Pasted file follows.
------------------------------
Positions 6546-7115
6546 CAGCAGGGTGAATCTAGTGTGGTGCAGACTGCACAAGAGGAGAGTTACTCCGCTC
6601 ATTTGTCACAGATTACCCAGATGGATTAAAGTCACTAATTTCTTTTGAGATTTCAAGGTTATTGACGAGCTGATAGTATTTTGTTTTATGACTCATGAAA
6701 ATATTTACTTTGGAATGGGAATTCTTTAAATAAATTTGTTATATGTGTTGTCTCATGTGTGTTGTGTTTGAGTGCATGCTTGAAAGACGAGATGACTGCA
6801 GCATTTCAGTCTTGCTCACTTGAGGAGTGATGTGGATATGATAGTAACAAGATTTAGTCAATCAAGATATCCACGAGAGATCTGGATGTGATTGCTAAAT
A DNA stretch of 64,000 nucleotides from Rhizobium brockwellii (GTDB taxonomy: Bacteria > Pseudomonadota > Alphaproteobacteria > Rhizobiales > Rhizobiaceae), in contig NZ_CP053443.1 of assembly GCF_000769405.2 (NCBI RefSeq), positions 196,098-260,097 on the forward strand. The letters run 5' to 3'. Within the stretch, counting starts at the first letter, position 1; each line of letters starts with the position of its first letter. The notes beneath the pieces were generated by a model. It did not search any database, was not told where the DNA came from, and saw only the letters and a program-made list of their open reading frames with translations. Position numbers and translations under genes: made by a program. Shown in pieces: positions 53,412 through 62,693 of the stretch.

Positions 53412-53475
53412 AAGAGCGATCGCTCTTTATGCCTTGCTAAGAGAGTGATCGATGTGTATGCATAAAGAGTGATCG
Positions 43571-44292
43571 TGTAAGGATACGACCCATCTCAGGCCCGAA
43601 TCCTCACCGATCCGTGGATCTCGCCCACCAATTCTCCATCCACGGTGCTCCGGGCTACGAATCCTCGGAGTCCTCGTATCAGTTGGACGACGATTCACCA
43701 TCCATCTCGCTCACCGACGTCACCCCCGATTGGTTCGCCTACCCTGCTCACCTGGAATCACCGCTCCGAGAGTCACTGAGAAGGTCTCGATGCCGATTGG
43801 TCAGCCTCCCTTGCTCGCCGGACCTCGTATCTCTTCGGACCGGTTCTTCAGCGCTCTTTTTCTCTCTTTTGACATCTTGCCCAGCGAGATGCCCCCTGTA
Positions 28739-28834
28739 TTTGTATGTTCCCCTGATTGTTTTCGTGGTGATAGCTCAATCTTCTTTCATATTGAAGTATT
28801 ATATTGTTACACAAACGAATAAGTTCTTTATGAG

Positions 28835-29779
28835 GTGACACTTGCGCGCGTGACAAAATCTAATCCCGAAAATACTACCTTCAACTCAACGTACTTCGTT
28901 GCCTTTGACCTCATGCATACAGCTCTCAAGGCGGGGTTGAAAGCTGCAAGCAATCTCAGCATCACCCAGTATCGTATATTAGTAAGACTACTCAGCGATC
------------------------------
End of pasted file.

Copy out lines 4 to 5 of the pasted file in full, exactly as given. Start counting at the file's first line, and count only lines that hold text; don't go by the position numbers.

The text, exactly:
6701 ATATTTACTTTGGAATGGGAATTCTTTAAATAAATTTGTTATATGTGTTGTCTCATGTGTGTTGTGTTTGAGTGCATGCTTGAAAGACGAGATGACTGCA
6801 GCATTTCAGTCTTGCTCACTTGAGGAGTGATGTGGATATGATAGTAACAAGATTTAGTCAATCAAGATATCCACGAGAGATCTGGATGTGATTGCTAAAT